Most people's idea of a relaxing vacation usually involves doing as little as possible, mostly in a horizontal position while over-indulging in a little too many refreshments of the alcoholic kind. Not so Herman Düne drummer Cosmic Neman: he's thrown his hat in the ring alongside jazz musician and sound engineer Etienne Jaumet to create something on an entirely different plane from the twee folk associated with his full-time employers. Don't all gasp in disbelief, but A Land For Renegades could possibly be one of the most essential electronica records of 2008.
To call this a marked departure from what anyone would have expected would be something of a ridiculous understatement, but as Zombie Zombie, Neman and Jaumet have constructed one of the most dynamic and unpredictable collections since Add N To X's Avant Hard in 1999.
Based on a soundtrack to an imaginary film, A Land For Renegades' storyline revolves around two characters - Neman and Jaumet, naturally - being chased through the desert by a pack of wolves only to end up in some ghost town in the middle of nowhere. Having finally escaped, the pair then drift off into a deep slumber only to be awoken by a series of horrific hallucinations.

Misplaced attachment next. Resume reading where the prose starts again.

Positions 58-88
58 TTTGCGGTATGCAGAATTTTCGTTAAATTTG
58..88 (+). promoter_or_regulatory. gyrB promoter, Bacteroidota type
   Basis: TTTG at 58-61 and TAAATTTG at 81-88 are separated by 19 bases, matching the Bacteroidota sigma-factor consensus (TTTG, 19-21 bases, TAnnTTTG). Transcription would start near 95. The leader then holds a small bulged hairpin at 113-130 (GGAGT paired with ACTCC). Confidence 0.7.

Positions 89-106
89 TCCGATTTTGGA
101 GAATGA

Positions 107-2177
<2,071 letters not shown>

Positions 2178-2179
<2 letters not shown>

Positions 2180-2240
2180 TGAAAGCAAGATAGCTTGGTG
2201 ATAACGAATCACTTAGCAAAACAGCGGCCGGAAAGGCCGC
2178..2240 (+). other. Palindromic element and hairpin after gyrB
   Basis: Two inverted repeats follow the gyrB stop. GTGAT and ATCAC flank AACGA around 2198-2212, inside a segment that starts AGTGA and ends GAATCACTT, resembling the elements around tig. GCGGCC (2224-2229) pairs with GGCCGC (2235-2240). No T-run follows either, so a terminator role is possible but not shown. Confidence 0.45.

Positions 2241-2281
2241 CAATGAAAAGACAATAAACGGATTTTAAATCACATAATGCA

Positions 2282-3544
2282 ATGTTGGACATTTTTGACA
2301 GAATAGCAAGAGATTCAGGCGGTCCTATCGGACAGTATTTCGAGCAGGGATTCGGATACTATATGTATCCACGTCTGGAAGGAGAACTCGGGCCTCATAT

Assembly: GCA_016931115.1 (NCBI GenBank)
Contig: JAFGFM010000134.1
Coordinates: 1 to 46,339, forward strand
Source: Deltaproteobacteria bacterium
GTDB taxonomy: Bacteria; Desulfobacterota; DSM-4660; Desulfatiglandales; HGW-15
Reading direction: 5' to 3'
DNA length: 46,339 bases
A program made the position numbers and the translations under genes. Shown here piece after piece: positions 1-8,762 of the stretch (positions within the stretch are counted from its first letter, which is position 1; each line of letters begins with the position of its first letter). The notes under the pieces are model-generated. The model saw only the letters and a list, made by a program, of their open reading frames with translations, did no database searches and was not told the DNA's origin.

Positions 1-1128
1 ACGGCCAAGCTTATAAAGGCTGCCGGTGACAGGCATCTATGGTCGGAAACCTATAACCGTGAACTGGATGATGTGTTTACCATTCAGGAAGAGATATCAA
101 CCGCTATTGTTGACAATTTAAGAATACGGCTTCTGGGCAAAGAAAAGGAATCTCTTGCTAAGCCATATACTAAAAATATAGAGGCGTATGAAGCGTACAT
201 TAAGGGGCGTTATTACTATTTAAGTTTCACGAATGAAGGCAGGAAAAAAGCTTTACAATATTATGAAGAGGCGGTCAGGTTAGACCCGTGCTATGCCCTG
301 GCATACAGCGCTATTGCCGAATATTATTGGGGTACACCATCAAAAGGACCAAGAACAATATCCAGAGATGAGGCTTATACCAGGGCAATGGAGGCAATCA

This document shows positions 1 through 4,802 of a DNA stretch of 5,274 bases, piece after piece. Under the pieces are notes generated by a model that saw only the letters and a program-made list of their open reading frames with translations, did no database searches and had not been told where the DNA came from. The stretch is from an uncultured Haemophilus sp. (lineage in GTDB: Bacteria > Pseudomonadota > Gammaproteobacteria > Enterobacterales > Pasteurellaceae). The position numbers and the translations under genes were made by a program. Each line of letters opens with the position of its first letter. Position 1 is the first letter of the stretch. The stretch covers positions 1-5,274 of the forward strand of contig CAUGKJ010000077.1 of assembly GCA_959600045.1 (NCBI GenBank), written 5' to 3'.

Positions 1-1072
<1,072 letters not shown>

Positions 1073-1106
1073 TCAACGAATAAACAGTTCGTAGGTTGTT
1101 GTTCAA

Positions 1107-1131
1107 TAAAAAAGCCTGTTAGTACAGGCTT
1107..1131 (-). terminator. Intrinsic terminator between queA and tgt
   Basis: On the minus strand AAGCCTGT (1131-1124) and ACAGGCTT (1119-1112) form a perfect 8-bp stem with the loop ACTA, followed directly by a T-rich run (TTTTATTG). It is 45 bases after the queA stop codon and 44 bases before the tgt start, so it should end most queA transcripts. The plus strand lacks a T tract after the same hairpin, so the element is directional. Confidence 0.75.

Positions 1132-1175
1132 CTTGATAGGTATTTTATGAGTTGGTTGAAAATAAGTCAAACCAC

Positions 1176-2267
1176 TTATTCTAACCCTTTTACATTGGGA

The album itself is split into eleven pieces of largely instrumental music, each of which depicts a scene from Zombie Zombie's hallucinogenic script. What unfolds is something akin to a 1970s b-movie score such as Dawn Of The Dead or La Planete Sauvage; Barry or Morricone this most certainly isn't.
Musically, Suicide, Neu! and (as aforementioned) Add N To X come to mind, the former particularly on the macabre cover of Iggy Pop's 'Nightclubbing', allegedly one of the horrific dreams mentioned earlier which involves the ghosts of Messrs Ostenberg and Bowie performing said song in basement club somewhere in the desert. Likewise 'What's Happening In The City?', which sounds like Alan Vega reading a graveside eulogy over grinding synths and distorted effects, "There's not a single chance for you to win..." ringing ominously as the music peters out in the distance.
A Land For Renegades is probably best summed up by the closing 'When I Scream You Scream', which sounds like the end credits of a Coppola flick being stamped on by Gary Numan and Photek simultaneously. Disturbing to the end, this record isn't for the weak of heart, and although not quite in the same ball park rhythmically as fellow Gallic duos Justice and Daft Punk, A Land For Renegades is no less inventive than either's finest works, and therefore a crucial addition to anyone with even the slightest interest in experimental or electronic music's collection.
8Dom Gourlay's Score